Utah Child Custody Attorneys — 50 found

Lawyers with

Avvo Rating

1.0 to 10.0

Languages

All languages

  1. Utah Child Custody Lawyer Ryan C. Gregerson

    Ryan Gregerson

    South Jordan, UT Child Custody Lawyer
    Licensed for 5 years
    AVVO
    RATING

    8.1

  2. Utah Child Custody Lawyer Danielle Hawkes

    Danielle Hawkes Pro

    Salt Lake City, UT Child Custody Lawyer
    Licensed for 4 years
    AVVO
    RATING

    10.0

    801-243-5669
  3. Utah Child Custody Lawyer Devin W. Quackenbush

    Devin Quackenbush Pro

    Orem, UT Child Custody Lawyer
    Licensed for 4 years
    AVVO
    RATING

    9.2

    855-217-3830
  4. Utah Child Custody Lawyer Kurt M. Helgesen

    Kurt Helgesen Pro

    Layton, UT Child Custody Lawyer
    Licensed for 3 years
    AVVO
    RATING

    9.0

    801-820-5780
  5. Utah Child Custody Lawyer Ryan W Loose

    Ryan Loose

    Utah Child Custody Lawyer
    Licensed for 8 years
    AVVO
    RATING

    6.9

  6. Utah Child Custody Lawyer Ronald D Wilkinson

    Ronald Wilkinson

    Orem, UT Child Custody Lawyer
    Licensed for 25 years
    AVVO
    RATING

    6.7

  7. Utah Child Custody Lawyer Sonia Huntsman

    Sonia Huntsman

    Saint George, UT Child Custody Lawyer
    Licensed for 8 years
    AVVO
    RATING

    6.5

  8. Utah Child Custody Lawyer Suzanne Marelius

    Suzanne Marelius

    Salt Lake City, UT Child Custody Lawyer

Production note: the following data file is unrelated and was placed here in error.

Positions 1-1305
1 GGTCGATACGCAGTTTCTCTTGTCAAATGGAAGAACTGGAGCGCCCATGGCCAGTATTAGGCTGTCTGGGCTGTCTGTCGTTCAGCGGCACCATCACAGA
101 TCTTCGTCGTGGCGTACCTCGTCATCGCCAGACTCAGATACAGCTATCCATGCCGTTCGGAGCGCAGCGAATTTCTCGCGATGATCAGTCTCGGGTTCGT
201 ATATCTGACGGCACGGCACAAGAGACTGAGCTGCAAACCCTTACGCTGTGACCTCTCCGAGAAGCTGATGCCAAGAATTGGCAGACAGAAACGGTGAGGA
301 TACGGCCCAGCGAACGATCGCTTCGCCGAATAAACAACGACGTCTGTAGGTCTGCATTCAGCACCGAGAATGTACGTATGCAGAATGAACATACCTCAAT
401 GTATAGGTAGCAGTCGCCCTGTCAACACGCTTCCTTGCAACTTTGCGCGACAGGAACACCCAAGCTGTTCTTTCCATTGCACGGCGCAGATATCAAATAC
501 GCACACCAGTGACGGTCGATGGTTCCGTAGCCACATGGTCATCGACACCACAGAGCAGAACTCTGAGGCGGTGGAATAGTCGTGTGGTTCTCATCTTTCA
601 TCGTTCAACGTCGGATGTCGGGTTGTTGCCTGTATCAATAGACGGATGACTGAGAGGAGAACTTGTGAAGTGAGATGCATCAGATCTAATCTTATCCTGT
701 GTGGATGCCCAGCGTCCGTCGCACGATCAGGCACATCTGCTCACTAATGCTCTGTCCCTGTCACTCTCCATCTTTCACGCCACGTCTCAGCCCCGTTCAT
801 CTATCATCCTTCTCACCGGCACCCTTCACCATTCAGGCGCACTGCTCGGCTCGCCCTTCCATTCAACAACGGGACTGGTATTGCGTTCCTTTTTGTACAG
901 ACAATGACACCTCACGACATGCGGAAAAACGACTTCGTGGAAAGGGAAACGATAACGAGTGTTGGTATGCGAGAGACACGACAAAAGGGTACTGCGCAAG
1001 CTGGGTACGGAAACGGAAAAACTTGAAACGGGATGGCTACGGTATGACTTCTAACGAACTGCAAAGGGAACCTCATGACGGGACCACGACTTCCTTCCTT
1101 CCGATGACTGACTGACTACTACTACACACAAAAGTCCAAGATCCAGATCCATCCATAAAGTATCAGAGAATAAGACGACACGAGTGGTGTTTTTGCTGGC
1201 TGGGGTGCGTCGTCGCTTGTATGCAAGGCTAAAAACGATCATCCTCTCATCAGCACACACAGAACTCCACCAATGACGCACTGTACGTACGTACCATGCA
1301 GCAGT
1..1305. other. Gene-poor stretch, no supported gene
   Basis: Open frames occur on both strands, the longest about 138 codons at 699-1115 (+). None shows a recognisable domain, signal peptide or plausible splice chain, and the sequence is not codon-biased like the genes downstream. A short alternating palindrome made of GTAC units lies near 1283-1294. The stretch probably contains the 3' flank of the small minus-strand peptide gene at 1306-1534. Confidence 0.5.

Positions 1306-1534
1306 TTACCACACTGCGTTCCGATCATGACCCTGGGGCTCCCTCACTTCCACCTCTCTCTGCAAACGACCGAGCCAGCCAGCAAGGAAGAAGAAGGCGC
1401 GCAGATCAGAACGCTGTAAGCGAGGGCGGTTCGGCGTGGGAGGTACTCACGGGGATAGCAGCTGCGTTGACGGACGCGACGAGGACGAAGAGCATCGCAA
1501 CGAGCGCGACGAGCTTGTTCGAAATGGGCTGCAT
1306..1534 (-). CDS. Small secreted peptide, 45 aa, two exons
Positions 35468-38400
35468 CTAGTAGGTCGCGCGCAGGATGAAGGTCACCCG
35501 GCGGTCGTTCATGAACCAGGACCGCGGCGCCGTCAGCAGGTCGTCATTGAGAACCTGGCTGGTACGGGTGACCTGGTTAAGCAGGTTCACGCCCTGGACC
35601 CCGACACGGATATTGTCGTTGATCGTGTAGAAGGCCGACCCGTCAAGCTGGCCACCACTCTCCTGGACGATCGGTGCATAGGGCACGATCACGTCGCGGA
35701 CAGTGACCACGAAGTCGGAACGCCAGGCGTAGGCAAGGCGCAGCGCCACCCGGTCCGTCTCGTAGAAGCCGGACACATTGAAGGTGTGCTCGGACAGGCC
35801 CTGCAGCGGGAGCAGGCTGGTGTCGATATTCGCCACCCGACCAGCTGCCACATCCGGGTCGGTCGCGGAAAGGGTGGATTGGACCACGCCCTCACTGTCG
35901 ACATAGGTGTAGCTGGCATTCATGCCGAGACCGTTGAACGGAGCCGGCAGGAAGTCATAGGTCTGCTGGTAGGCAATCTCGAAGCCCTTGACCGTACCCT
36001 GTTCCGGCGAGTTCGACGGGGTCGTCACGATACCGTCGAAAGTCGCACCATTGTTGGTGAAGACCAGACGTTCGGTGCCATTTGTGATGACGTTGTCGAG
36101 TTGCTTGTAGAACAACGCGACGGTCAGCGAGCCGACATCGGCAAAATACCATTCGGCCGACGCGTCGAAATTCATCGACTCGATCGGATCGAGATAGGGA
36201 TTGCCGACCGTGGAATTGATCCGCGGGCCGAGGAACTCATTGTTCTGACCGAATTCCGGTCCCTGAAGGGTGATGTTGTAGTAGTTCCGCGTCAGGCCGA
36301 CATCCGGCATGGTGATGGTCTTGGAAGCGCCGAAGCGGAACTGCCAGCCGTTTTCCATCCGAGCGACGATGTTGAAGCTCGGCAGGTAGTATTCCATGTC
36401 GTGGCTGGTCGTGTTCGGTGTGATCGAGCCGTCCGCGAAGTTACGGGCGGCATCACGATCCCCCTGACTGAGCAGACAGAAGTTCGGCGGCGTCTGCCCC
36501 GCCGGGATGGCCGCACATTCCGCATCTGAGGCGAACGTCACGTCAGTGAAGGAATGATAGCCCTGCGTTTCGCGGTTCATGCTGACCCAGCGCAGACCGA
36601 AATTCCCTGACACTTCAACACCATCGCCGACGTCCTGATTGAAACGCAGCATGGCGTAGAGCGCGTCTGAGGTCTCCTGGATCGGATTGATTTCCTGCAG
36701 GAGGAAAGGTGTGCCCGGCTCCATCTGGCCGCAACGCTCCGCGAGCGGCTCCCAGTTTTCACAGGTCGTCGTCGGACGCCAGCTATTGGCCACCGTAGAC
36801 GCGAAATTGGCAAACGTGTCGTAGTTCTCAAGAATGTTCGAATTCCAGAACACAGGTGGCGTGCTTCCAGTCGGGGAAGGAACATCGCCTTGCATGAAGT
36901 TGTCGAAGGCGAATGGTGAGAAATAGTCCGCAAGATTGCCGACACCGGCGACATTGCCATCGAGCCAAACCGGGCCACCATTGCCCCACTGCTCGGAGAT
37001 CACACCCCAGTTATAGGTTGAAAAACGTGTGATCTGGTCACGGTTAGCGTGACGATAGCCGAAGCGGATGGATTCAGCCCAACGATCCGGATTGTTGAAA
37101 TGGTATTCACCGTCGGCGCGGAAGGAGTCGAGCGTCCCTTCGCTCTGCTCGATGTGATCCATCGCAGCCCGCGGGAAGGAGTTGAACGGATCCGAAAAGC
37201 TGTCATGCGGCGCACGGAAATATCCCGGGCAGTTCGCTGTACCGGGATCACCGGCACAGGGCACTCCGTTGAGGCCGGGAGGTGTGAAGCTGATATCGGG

Licensed for 35 years
    AVVO
    RATING

    6.7

  9. Utah Child Custody Lawyer Scott S Kunkel

    Scott Kunkel

    Salt Lake City, UT Child Custody Lawyer
    Licensed for 26 years
    AVVO
    RATING

    6.7

  10. Utah Child Custody Lawyer Mckail Hamilton

    Mckail Hamilton

    Sandy, UT Child Custody Lawyer
    Licensed for 2 years
    AVVO
    RATING

    7.2

Child Custody

If you are getting divorced and have children, part of the divorce agreement will involve determining where and with whom the children will live. A child custody lawyer can help you negotiate custody, either by agreement or in court. The custodial parent (the one the child lives with) earns the legal right to make decisions regarding the child's lifestyle, welfare, and education. Some parents opt for joint custody, which means children divide their time between both parents' homes, and parents share the right to make decisions on behalf of the children. If you as parents are unable to agree on child custody, a judge will decide for you.